By Morris Komakech
The wishy-washy, unconscious, and self-regarding Uganda elites
The online dictionary defines “elites” as “part of a group that is superior to the rest in terms of abilities or qualities” (Refer to Classical Elite Theorists such as Pareto, Mosca, Michel, Mills, Putnam etc). For this article, elites are those who have attained certain privileges in society, such as higher education, formal employment, exposure to the global common, and individuals who self-identify as intellectuals.
It is expected that people who hold themselves as elites in society are also conscious of their social, economic and political conditions to be able to fulfill their roles in society. Seemingly, a good number of these so-called elites, are either naturally or deliberately unconscious, or are out rightly wishy-washy and too self-regarding to acknowledge the precarious conditions in which Uganda is plunging itself into, as a modern State.
There is a general consensus among Ugandans that the leadership of President Yoweri Museveni has been appreciated. But it has an overdose of under performance. Clearly, given the situation of infrastructure, social services and endemic corruption, the performance, mission and vision of Museveni has tapered off the growth curve into a steep decline. The elite groups should be able to capture and synthesise these obvious trends to enable them set pace for meaningful change. And yet, paradoxically, the Ugandan elite is remote in their demeanor and insensitive to any notion of change.
Since 1996, the most potent Presidential candidates have emerged from Western Uganda. All of them have been a splinter group from the mainstream NRM. This also shows how well established the NRM is on the ground, given nearly two decades of No-Party Democracy in Uganda. It is important to understand that leaders emerge from within a society to reflect societal aspiration and economic interests. To illustrate that the contemporary Ugandan society is neither critical nor proactive, it has not produced any leadership outside of the traditional contenders – Museveni (NRM) and Besigye (FDC) since 2001.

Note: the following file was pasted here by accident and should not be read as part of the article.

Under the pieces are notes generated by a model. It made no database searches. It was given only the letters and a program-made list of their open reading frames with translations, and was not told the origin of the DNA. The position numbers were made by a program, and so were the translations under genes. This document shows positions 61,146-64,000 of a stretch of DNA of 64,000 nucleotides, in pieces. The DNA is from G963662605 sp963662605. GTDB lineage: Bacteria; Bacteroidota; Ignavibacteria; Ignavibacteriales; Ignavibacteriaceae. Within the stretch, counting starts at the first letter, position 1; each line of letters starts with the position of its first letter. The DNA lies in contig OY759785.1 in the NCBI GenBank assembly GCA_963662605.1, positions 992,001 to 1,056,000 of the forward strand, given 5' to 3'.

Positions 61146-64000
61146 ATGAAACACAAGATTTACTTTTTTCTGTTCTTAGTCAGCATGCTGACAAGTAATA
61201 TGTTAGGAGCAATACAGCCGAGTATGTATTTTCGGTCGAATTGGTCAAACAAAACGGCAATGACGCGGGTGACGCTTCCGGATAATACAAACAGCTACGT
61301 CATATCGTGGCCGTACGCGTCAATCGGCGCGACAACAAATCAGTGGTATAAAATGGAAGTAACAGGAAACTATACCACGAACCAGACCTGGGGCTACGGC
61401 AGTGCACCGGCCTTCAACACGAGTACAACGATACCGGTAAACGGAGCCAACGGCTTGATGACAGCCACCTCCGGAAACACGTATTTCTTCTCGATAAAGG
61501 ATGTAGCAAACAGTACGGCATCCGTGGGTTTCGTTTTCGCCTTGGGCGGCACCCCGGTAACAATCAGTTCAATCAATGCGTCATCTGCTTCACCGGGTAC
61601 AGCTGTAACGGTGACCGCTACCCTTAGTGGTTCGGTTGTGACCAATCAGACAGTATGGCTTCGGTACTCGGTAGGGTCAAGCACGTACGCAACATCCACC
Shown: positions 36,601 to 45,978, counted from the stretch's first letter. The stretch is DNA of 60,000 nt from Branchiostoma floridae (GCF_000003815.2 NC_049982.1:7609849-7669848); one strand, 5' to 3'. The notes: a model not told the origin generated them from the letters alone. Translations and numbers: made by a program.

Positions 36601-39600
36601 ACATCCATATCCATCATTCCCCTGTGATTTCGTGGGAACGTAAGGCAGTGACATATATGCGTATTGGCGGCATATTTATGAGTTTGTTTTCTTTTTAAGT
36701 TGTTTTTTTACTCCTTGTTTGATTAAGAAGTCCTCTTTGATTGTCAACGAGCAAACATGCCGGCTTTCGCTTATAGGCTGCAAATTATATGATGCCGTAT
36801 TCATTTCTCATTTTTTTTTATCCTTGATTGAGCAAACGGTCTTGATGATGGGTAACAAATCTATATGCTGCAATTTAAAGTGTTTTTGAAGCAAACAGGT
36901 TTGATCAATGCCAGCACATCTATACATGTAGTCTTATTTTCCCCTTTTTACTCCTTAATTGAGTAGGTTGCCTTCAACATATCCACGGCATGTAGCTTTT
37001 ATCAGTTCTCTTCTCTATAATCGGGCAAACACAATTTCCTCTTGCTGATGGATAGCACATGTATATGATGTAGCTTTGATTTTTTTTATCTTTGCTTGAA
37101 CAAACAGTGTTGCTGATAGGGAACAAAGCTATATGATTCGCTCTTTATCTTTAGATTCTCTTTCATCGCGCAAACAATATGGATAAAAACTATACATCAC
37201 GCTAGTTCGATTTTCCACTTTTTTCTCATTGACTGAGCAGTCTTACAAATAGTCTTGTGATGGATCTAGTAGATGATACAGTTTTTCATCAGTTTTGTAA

Further, because of the accumulated wealth in western Uganda, the expression of economic interests from this region is more compelling than from any other regions. Therefore, change or no-change, for the groups that associate with this regime, theirs is an in-house thing. It is the people from the North and East of this country whose expressions of economic interests do not capture the mainstream national sentiments.
This trend gives rise to potentially two parallels; one – any Presidential contest has been monopolised by candidates from the western part of Uganda since 2001, and it will remain so for a while. For instance, both NRM and FDC are led by people from the west and are structured such that, the current leadership and the one thereafter, will be occupied by their own.
For instance, currently in FDC, Mugisha Muntu is on standby to replace Dr Besigye; Mbabazi is on standby to replace Museveni. For the NRM, a more elaborate family rule has been anticipated.
These patterns reflect the glaring gap both in the unequal distribution of socio-economic privileges, and human resource development in the last 30 years. In other words, for individuals from the North and East to make any serious inroads into national leadership, it will require, on the minimum, two decades of a radical change in the current political and economic formation.
Second – there is the delusional convenience that afflicts the elite groups, making them an obstacle of change. Many of these people who are reluctant to support the forces of change, are deliberately unconscious, illusive, or self-regarding, given their temporary convenience of employment and perks of power. Their real fear is change that would alter such states of minimal appeasement – the market for trading their loyalties. This precisely explains how the elites have become opportunistic and predatory.
The obvious choice
Going into 2016, Dr. Besigye is the most experienced, fearless, consistent and dedicated agent of change among the candidates. Besigye draws such humongous crowd out of his charisma as a natural leader. His enduring dedication has endeared him to the masses. Further, Dr. Besigye has been very instrumental in exposing the “bad” and the “ugly” of this regime beyond what other people could have imagined.
Lastly, there has never been a free and fair election held in Uganda to claim that Besigye “failed” to win. Clamouring about his previous failed attempts at wresting power from the claws of the leopard is only subversive to the causes of change. These elites did not expect Besigye to pick up guns to fight the regime for rigging elections. KB has maintained that obtaining power by the gun will further entrench tyranny and deprive Ugandans of experiencing the true exercise of their power, which is the bedrock of meaningful democracy. If these are not exceptional attributes of a capable leader, then who else is better placed to offer alternative leadership to this country?
Morris Komakech is a Ugandan Social Critic and Political Analyst based in Toronto, Canada. Can contact via firstname.lastname@example.org